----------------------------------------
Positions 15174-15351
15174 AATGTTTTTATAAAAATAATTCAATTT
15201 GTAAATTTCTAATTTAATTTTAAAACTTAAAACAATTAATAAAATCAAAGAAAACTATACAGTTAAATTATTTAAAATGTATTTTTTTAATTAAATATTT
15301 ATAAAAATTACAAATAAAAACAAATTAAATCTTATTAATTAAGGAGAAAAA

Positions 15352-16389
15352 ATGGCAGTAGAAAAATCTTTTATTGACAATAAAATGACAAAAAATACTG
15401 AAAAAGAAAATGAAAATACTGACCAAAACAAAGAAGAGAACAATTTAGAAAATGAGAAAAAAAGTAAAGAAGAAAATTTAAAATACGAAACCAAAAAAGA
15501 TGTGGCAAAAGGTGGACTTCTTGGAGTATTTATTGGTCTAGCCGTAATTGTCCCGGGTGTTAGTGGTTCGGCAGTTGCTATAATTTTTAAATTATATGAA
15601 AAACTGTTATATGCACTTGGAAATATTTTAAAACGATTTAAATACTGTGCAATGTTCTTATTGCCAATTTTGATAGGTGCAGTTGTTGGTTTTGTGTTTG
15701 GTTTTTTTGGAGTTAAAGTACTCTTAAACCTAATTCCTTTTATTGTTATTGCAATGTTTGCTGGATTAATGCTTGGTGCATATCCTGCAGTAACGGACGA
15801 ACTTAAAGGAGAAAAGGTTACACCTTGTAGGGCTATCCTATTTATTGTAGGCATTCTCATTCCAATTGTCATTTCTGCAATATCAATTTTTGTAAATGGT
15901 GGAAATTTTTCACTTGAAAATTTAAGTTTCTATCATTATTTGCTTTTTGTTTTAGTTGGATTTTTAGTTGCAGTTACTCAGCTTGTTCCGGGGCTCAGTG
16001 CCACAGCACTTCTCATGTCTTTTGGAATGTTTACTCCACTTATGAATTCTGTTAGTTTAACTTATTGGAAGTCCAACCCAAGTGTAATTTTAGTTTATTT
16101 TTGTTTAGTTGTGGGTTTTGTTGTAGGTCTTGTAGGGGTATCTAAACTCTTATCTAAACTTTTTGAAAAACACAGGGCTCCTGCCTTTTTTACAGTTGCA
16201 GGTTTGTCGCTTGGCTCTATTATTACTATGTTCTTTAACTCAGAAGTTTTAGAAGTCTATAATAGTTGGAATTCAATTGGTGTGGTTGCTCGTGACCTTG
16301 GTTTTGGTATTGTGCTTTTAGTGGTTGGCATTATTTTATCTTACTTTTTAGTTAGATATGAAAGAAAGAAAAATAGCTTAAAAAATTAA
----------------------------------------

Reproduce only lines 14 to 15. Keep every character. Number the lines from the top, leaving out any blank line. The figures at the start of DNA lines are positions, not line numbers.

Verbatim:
16101 TTGTTTAGTTGTGGGTTTTGTTGTAGGTCTTGTAGGGGTATCTAAACTCTTATCTAAACTTTTTGAAAAACACAGGGCTCCTGCCTTTTTTACAGTTGCA
16201 GGTTTGTCGCTTGGCTCTATTATTACTATGTTCTTTAACTCAGAAGTTTTAGAAGTCTATAATAGTTGGAATTCAATTGGTGTGGTTGCTCGTGACCTTG